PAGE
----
Diagnosing Dog Parasites

Dog parasites are a major concern for most pet owners. Depending on where you live and the age and breed of your dog, he may have a good chance of encountering parasites of one type or another during his lifetime. Generally, canine parasites can be classified into two categories: the first group of parasites lives on the surface of your pet's skin, while the second lives inside of his body. Diagnosing a parasite infection may be relatively easy or very difficult, depending entirely upon your pet's condition and symptoms.

Diagnosing External Parasites

External parasites include fleas, mites and lice. These animals are generally easier to diagnose than the parasites that infect your pet internally. In some cases, it may be possible to see the parasites themselves upon close examination of your pet's hair and skin. In other cases, you may have to rely upon his outward symptoms in order to properly diagnose the parasitic infestation. Some of the most common symptoms related to external canine parasites include the following:

  • Itchiness
  • Red or inflamed skin
  • Dry or flaky skin
  • Patchy hair loss or hair thinning
  • Open sores or lesions

There are a large number of different external parasites, some of which may survive on human hosts as well. It may be difficult to determine which species specifically has attacked your dog, but a broad diagnosis of external parasite infestation is usually adequate in order to properly treat the condition.

Veterinarians typically rely upon external symptoms to begin their diagnostic process. If your pet displays any of the symptoms listed above, your veterinarian will likely conduct a physical examination. He may also take a small skin scraping for analysis. In some cases, the parasites themselves may be invisible to the naked eye. A skin sample will allow the vet to closely examine your pet's skin under a microscope so that he may check for signs of parasitic infestation.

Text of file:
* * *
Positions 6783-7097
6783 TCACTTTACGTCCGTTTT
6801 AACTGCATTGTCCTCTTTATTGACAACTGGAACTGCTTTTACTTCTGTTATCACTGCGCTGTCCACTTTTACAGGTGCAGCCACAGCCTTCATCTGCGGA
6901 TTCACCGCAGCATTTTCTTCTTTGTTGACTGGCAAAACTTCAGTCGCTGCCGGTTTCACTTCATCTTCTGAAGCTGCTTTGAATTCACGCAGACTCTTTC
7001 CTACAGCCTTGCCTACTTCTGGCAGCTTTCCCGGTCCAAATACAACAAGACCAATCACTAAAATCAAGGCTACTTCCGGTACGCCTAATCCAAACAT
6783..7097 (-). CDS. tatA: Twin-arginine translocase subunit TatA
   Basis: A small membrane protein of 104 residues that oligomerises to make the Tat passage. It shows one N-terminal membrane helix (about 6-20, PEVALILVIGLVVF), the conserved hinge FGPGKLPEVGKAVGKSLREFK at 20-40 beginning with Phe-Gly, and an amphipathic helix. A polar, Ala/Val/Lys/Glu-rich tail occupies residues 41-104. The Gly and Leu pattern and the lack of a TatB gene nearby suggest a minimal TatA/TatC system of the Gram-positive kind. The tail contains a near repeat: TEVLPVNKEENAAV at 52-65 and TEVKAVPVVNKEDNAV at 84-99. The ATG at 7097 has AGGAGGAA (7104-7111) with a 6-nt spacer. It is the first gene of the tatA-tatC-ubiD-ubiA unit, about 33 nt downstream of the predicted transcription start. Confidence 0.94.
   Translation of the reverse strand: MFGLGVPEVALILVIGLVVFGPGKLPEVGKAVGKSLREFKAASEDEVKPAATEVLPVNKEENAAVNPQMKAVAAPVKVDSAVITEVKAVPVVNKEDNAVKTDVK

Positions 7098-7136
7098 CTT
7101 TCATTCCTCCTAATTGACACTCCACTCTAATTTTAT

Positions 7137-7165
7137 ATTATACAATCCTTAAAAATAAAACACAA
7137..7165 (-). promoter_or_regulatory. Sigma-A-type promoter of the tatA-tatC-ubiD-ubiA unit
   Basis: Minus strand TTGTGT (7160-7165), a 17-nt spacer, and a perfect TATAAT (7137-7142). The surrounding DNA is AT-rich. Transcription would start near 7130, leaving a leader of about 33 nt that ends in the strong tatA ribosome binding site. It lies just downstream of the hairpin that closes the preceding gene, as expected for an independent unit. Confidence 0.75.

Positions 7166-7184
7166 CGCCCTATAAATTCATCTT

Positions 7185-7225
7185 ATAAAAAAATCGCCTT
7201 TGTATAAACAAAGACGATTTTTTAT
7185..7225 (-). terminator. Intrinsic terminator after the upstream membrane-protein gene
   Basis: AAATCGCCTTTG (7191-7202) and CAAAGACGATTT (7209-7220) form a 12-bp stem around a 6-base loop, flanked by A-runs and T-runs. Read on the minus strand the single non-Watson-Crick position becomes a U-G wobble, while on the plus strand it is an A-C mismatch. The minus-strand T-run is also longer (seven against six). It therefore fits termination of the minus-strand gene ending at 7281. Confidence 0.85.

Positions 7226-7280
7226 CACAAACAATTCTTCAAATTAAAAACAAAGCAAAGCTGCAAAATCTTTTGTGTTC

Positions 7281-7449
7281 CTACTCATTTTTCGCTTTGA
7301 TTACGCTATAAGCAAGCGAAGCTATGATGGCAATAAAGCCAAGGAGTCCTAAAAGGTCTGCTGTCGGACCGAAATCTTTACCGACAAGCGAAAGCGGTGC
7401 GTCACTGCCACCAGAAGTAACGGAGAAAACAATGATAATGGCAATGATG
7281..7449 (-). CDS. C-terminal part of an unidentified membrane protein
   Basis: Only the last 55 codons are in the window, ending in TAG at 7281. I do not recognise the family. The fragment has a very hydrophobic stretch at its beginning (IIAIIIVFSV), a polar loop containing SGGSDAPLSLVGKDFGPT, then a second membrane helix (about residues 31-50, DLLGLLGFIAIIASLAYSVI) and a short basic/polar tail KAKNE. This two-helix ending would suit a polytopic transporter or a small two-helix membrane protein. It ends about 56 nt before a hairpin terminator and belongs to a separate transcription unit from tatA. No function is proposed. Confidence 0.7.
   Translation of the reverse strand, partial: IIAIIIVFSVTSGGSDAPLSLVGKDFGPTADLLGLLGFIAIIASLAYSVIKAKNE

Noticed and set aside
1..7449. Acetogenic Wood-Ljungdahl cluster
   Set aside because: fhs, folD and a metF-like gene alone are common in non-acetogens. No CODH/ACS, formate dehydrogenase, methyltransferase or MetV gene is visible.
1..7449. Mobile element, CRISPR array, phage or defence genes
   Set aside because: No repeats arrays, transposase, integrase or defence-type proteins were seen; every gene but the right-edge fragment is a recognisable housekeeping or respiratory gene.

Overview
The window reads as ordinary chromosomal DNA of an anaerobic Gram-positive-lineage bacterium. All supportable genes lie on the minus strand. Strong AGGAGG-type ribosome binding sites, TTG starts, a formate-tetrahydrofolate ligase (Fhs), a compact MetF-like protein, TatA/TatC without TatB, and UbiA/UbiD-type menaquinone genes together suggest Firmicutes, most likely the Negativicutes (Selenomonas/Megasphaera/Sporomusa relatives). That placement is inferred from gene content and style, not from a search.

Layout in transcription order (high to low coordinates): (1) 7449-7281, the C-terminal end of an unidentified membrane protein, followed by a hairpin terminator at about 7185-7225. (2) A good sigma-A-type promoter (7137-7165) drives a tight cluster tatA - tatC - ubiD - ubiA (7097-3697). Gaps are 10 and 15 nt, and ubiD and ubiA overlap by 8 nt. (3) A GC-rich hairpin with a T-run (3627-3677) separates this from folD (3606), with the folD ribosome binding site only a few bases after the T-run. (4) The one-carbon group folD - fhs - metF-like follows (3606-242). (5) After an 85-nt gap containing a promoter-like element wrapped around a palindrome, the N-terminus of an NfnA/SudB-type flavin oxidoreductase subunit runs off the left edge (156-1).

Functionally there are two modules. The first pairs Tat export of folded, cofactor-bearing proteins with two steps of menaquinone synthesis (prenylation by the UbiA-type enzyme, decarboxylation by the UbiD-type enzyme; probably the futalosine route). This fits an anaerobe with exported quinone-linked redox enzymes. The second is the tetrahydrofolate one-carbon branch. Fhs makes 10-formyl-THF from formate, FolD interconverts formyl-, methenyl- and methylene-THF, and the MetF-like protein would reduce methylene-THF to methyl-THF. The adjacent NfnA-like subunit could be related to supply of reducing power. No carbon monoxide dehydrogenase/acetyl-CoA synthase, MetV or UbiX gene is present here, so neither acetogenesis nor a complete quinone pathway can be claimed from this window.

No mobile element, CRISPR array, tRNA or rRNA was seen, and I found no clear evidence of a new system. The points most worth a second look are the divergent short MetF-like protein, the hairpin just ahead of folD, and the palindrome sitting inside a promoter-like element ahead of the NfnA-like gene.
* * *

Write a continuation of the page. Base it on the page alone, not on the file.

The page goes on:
Diagnosing Internal Parasites

Internal parasites are typically more difficult to diagnose than external ones. The reason for this is that the symptoms are oftentimes less obvious, and it is generally impossible to see the parasites themselves. A variety of worms, including hookworms, heartworms and roundworms comprise this group. Additionally, while external parasites are generally not a threat to your pet's life, internal parasites may cause severe organ damage and other dangerous effects.

The following symptoms will aid in a diagnosis of internal parasites:

  • Vomiting and diarrhea
  • Loss of weight
  • Increased appetite
  • Anemia
  • Blood or mucous in the stool

Occasionally, visible signs of worms may be apparent in your dog's stool. Otherwise, your veterinarian will need to conduct a thorough stool sample in order to fully diagnose your pet's condition. As with external parasites, a physical exam and medical history check are also important tools that your veterinarian has at his disposal for diagnosing parasites that live inside of your pet's body.

The symptoms of both internal and external parasites may mimic those of serious conditions. It is best to take your dog in for a veterinary examination and diagnosis as soon as you see any signs of parasitic infestation.